Race remains the most volatile flash point in any accounting of police shootings. Although black men make up only 6 percent of the U.S. population, they account for 40 percent of the unarmed men shot to death by police this year, The Post’s database shows. In the majority of cases in which police shot and killed a person who had attacked someone with a weapon or brandished a gun, the person who was shot was white. But a hugely disproportionate number — 3 in 5 — of those killed after exhibiting less threatening behavior were black or Hispanic.

    http://www.washingtonpost.com/sf/investigative/wp/2015/12/26/2015/12/26/a-year-of-reckoning-police-fatally-shoot-nearly-1000/

    https://en.wikipedia.org/wiki/List_of_killings_by_law_enforcement_officers_in_the_United_States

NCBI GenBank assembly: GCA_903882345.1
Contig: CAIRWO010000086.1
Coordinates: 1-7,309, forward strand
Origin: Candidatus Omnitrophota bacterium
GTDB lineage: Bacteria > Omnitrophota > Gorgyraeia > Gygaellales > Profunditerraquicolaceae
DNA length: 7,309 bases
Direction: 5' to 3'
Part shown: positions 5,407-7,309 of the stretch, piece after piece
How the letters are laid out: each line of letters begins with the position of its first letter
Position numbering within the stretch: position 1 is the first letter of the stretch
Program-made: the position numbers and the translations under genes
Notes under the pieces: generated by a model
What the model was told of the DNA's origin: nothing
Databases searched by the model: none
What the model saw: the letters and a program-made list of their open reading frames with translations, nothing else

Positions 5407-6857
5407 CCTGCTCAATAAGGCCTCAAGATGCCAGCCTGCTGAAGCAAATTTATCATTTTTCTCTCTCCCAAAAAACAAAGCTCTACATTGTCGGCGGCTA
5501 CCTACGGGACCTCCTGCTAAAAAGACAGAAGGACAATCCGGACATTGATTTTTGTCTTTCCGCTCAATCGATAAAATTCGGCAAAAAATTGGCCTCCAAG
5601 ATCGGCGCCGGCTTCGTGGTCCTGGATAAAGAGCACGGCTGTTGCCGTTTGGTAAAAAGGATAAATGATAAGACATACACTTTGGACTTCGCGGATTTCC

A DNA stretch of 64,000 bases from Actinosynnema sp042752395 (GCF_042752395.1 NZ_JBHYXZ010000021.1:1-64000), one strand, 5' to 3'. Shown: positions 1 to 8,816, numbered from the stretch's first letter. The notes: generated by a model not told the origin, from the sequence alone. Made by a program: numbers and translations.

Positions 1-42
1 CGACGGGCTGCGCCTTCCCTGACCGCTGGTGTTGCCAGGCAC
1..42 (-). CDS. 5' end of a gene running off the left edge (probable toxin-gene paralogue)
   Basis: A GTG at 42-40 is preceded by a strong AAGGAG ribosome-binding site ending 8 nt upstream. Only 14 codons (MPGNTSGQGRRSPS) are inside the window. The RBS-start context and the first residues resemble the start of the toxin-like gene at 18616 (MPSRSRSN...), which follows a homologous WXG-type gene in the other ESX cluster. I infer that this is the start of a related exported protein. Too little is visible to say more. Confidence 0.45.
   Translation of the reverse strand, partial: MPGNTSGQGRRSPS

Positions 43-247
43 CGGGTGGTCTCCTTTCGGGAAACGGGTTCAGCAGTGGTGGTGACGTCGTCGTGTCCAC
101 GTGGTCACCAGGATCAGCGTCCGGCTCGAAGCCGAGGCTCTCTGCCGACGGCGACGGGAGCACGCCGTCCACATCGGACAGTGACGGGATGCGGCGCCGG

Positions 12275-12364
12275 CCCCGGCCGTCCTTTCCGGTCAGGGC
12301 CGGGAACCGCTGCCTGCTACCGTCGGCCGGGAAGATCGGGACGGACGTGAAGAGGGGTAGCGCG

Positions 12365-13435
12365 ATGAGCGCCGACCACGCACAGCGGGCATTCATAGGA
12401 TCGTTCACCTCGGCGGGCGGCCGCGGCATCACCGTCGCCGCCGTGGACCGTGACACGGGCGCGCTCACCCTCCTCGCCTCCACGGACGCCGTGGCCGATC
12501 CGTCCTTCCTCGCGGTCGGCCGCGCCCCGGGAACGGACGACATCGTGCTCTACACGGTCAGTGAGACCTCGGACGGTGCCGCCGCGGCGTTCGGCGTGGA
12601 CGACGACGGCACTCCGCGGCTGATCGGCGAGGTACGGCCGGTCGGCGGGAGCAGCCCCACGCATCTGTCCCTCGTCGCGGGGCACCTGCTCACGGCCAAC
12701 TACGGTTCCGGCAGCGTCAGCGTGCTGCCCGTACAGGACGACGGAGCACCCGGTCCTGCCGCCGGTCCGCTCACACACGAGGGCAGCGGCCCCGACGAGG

55. Jason Lynch: “And yet he was still working in the education system (background checks, criminal record a problem) and apparently had a CCW which is also trivially derailed for any serious criminality.”

    Think that says a lot more about the educational system than about anything else!

    “I’m struggling to see what he might have done that justifies being shot and killed, at least by UK standards.”

    Tell the cop you have a weapon then reach for something out of the cop’s sight?

  56. LibYank: “Moving violations are a major income stream in far too many American communities.”

    An income stream that can be cut off my people deciding to follow the road traffic laws?

    Curses! Foiled again! *shakes angry fist at sky*

  57. Agamammon: “If expense is a problem, let’s get rid of the drug war and free up those cops and prisons and lawyers to handle real crime.”

    Everyone now able to legally take mind-altering substances? Yes, why didn’t I think of that?

    It’s the logical course of action..

  58. “Everyone now able to legally take mind-altering substances? Yes, why didn’t I think of that?”

    Because you’ve not read JS Mill’s ‘On Liberty’?